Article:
The second breakthrough is the ratification of IMF statutes reform, adopted by members in 2010, but not yet into effect, due to the hostility of the Republican Party. The White House supported the reform, which contributed to the improvement of its relations with China. The purpose of this reform is to increase the role of emerging countries, with China being at the top of the list, and to be consistent with their real economic weight. The ratification is a good sense decision. It comes a few weeks after the official recognition of China currency, the Yuan, denominated also Renminbi, the money of the people, as a reserve currency and its inclusion, with a 10.92% weight, in the IMF reserve basket, above the Yen and the Pound. The ratification is also a support to China, to achieve the necessary reforms in the perspective of the internationalization of its currency and to normalize its interventions on its quotations on exchange markets, which is wished by Washington.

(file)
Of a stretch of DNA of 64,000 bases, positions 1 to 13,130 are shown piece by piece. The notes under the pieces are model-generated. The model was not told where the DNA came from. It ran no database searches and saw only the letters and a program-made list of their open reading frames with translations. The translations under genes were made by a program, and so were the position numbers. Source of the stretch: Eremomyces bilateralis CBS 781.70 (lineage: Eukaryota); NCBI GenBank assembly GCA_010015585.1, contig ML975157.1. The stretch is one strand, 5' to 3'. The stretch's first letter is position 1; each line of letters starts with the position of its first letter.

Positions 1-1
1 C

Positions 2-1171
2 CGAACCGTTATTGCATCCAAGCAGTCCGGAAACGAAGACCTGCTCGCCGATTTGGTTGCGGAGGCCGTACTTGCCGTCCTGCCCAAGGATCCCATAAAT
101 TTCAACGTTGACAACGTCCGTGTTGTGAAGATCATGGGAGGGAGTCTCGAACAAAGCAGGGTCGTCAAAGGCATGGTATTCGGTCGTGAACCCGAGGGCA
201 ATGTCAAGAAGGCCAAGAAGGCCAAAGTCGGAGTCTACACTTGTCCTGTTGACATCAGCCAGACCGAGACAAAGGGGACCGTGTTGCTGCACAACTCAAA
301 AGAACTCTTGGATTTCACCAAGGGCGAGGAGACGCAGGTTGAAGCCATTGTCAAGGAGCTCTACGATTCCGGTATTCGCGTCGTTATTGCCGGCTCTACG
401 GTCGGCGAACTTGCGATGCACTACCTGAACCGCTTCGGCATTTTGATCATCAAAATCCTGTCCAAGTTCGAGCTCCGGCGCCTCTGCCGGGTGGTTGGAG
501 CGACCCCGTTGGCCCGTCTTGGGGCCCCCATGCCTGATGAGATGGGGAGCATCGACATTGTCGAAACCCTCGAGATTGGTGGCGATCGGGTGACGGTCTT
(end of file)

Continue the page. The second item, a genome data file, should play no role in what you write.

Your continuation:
Yuan “Long March” had started in 2010 with the first swap agreements with few partners. Then, companies got the authorization to trade with their clients and suppliers in using Yuan. Close to zero in 2011, the transactions using the Chinese currency rose to next to 3% of all international trade transactions in 2015. In the same time, the Yuan made its appearance on the financial markets through the authorization to issue, outside of China, bonds in Yuan, the “dim sum” bonds and later, in China, the “panda bonds”. The success of the latest emission in Pekin, issued by the Republic of Korea, five times oversubscribed, has definitely a political signification, as Moscow choice to bypass sanctions, to issue Renminbi bonds. But that also illustrates the growing importance of the Chinese currency, consistent with government policy, which wants to give to its currency the same role, for its economy the dollar has for the American economy, both as a currency reserve and a currency for international trade.